Prior to the FTX debacle, we could have reasonably disagreed on how much to emphasize earning to give as a career path. I personally thought earning to give was underemphasized as a career path (by the community at large) pre-FTX as well but I won’t elaborate on that here. For the purposes of this post, I’ll assume the premise “Funding is back on our list of key bottlenecks” and focus on the “how” rather than the why.
I don’t have a particularly strong view on whether this is better done by gaining a higher proportion of the existing philanthropic pie (ie. via outreach to people who are already wealthy) or by creating new earn-to-givers. Since I haven’t thought much about the former, I’ll stick to the latter in this post. (I recognize that if you have sufficiently short timelines, the former looks more attractive at first glance but i feel confident that enough of the community has broader concerns (beyond AI) to warrant this discussion
What's plausibly stopping more people from earning to give
- Entrepreneurship requires significant risk appetite and overcoming of inertia
- Fairly lonely path with looser bonds to the rest of community
- No clear roadmap on how to acquire enough the requisite skills and professional networks required to substantially increase odds of success.
What can we do?
1. Provide more granular career advice on earning to give paths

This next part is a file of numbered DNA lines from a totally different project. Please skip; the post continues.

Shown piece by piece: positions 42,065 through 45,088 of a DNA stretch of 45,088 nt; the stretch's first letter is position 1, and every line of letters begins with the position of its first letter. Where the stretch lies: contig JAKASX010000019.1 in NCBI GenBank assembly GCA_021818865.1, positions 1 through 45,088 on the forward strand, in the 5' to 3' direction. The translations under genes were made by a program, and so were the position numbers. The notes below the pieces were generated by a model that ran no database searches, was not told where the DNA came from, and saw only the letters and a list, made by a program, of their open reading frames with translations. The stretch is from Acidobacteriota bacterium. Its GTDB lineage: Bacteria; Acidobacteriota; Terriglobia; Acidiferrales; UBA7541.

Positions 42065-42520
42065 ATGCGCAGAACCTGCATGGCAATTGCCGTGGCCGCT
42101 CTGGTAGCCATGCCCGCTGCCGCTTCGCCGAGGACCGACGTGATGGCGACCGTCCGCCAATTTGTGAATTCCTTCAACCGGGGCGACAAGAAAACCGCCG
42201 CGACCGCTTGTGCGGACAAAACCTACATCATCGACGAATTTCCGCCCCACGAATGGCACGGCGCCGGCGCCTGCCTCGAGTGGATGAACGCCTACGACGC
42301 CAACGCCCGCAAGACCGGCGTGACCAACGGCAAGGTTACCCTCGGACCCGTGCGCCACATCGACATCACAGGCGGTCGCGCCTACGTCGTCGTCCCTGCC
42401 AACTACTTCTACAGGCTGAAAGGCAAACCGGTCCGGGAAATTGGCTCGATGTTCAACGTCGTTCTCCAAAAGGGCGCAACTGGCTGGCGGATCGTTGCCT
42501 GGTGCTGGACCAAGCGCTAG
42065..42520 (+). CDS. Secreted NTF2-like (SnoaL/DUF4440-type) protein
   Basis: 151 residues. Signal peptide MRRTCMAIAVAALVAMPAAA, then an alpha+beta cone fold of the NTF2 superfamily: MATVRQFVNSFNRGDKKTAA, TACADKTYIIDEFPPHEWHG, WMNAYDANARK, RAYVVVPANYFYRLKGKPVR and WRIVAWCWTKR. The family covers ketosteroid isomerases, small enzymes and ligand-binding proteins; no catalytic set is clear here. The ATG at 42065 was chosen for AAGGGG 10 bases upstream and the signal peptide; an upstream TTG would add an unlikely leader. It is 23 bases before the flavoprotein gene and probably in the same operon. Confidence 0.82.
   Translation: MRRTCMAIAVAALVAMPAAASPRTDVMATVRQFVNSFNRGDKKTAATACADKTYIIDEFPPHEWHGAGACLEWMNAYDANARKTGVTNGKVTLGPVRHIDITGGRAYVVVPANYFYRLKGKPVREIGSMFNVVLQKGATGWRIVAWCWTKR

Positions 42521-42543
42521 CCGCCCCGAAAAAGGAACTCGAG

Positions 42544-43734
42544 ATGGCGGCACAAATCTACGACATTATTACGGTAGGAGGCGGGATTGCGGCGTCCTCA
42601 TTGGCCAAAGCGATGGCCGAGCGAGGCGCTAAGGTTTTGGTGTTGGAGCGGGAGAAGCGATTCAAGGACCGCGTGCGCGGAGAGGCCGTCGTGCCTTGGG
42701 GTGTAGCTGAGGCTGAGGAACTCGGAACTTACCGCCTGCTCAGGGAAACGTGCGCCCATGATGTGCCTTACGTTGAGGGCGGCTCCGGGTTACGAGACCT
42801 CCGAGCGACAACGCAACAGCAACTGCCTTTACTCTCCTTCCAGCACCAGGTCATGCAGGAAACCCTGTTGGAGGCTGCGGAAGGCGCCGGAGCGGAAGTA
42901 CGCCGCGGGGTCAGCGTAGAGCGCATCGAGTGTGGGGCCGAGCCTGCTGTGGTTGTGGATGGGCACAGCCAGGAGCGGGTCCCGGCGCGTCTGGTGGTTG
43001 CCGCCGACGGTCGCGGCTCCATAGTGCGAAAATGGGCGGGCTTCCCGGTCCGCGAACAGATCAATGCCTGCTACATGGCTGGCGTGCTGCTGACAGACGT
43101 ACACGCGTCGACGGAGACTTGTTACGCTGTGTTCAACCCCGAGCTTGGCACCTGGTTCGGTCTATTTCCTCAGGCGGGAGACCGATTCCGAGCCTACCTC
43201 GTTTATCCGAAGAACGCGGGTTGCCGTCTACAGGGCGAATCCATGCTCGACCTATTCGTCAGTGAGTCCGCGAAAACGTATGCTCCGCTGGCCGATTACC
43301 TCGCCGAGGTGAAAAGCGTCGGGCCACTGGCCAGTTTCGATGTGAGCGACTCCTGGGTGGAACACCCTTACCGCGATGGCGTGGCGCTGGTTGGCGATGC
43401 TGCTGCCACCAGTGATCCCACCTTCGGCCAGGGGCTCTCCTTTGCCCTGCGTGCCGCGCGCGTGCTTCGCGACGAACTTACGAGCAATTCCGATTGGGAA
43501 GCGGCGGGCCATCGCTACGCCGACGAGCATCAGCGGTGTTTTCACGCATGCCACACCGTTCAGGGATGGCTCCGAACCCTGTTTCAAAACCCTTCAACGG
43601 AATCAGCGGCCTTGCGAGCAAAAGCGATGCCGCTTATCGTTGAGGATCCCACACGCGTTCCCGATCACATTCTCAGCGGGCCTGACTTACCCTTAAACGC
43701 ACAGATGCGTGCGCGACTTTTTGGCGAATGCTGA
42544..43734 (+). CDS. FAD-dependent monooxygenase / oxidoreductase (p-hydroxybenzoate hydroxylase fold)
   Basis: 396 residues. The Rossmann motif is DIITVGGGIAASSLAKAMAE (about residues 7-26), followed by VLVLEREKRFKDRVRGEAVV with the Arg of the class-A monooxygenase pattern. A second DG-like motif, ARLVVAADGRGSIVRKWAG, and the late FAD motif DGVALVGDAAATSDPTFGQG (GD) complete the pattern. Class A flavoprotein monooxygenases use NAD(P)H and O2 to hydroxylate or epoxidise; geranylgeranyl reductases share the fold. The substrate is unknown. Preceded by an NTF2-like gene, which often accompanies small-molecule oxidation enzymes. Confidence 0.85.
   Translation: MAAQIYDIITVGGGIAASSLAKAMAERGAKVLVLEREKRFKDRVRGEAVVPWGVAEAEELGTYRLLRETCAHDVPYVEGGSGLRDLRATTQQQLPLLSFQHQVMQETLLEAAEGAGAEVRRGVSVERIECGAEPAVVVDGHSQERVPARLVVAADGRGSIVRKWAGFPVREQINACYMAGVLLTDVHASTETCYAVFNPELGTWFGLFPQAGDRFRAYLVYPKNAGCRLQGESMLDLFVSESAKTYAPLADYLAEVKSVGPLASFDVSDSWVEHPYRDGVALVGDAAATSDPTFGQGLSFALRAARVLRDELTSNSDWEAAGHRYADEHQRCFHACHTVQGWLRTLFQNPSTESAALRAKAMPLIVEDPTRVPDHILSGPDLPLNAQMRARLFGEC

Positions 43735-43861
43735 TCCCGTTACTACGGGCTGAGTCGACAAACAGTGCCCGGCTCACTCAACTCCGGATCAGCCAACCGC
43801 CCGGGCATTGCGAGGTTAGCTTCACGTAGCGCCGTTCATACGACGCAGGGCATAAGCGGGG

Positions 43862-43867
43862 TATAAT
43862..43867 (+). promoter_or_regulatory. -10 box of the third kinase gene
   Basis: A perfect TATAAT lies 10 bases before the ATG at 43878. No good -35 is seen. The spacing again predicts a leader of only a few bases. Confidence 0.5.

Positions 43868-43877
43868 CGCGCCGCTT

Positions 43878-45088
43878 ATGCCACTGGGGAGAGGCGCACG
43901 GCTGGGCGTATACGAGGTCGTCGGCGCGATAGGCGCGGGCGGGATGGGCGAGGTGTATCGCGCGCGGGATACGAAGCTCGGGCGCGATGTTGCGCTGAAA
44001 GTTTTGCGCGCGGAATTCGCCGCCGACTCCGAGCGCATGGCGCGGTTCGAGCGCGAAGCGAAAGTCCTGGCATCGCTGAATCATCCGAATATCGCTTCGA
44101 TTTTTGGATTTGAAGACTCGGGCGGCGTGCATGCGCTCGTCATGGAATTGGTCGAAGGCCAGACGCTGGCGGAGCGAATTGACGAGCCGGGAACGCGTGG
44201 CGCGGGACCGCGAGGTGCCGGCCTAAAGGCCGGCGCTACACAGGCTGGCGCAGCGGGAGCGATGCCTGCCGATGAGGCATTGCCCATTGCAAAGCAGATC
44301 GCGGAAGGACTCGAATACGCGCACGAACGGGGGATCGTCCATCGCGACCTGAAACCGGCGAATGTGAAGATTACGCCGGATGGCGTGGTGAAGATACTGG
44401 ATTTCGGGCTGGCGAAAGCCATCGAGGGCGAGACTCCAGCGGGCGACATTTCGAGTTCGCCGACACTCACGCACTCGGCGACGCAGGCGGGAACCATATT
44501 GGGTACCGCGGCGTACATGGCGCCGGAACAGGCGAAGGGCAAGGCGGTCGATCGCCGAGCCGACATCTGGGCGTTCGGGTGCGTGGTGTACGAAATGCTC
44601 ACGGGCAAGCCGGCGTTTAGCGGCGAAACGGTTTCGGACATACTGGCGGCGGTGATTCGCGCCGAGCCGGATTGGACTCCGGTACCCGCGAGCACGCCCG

The canonical (EA) line here is “Start a company or go into quantitative finance” but that seems far from instructive or exhaustive.
I’m not disputing the claim that the income distribution (even in the developed world) has fat tails. I’d be surprised if entrepreneurship and finance still didn’t feature somewhere at the top after a more thorough investigation. Having said that, we need to give people a lot more granularity than we currently do even within those paths.
More specifically, if a college graduate wanted to earn to give via entrepreneurship, it’s unlikely the best way to do this is by starting a company right out of college. I think the community basically has the wrong mental model here and has over-indexed on Dustin and SBF (as particular examples) and on the perpetuity of an exceptionally loose interest-rate environment that is already starting to fade)]. Even without adjusting for this, the median age of a billion dollar company founder (at the time of starting their business) is 34.
This means there are probably things you can do to maximize your chances of starting a successful business - for example, perhaps roles at growth stage startups could be a good way to map the opportunity set, while also leaving the possibility of generating upside from your current employer’s equity appreciation. This is all to say that we probably need more research and advice tailored to earning to give.
2. Financial and professional support for entrepreneurs (since I’m viscerally averse to using the word “incubator”)
First off, I’m not suggesting we know how to pick winners - we probably don’t and shouldn’t try to. But we ought to do what we can to increase the number of competent people that start companies and make binding commitments to donating most of their equity. Here’s a potential structure (this is just a first pass but the point i’m trying to make is the need to incentivise risk taking without subsidizing ideas that won’t survive market forces)
- Vet applicants (and select for strong operational/commercial experience and/or outliers in domain/technical expertise)